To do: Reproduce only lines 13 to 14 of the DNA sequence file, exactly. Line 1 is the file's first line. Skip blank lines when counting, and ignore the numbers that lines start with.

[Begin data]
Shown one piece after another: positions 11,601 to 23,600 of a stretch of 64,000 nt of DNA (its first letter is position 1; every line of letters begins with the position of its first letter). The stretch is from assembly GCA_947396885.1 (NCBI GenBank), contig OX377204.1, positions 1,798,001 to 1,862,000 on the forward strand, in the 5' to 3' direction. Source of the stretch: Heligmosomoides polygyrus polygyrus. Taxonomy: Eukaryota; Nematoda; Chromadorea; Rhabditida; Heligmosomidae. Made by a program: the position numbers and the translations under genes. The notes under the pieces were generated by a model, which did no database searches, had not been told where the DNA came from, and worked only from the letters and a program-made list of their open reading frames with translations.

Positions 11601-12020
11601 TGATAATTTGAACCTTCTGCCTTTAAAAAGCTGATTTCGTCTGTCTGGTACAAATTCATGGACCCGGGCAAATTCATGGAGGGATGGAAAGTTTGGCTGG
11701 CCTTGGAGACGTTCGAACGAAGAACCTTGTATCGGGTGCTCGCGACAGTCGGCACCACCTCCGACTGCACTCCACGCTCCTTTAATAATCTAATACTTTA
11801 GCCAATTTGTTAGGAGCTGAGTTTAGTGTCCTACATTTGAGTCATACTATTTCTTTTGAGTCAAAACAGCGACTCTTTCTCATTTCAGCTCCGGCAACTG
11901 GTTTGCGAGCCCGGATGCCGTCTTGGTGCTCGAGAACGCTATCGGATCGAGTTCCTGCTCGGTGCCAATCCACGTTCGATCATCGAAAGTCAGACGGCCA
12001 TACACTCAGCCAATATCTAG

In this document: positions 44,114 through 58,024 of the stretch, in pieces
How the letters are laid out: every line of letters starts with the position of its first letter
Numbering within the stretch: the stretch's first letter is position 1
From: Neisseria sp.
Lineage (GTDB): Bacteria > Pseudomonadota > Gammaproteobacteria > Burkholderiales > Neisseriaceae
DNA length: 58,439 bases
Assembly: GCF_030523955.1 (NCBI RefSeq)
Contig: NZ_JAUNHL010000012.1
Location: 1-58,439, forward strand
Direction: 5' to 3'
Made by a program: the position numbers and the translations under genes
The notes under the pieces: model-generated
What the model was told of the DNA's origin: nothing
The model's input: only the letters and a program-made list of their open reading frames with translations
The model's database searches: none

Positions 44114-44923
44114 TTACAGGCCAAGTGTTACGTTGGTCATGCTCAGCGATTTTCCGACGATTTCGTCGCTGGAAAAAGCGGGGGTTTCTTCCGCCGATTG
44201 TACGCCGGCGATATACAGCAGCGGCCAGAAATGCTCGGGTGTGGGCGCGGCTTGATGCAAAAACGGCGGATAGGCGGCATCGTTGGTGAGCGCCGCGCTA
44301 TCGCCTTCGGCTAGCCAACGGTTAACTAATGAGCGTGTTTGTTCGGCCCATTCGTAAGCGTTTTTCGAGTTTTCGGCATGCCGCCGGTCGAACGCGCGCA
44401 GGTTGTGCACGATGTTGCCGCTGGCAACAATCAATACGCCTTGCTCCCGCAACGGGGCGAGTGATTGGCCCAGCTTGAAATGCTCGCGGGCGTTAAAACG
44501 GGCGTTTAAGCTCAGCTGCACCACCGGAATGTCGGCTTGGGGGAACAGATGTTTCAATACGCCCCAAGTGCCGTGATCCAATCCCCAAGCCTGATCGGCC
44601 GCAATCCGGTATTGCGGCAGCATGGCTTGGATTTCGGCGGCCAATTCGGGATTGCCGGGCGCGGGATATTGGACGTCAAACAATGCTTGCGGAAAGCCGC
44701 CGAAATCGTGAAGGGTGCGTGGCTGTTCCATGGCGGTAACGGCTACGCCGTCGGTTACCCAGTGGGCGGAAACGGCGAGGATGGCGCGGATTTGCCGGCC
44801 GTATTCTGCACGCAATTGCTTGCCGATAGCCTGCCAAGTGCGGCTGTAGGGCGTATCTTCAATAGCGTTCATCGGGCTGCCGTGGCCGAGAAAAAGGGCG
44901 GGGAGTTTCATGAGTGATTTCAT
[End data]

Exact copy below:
DNA length: 58,439 bases
Assembly: GCF_030523955.1 (NCBI RefSeq)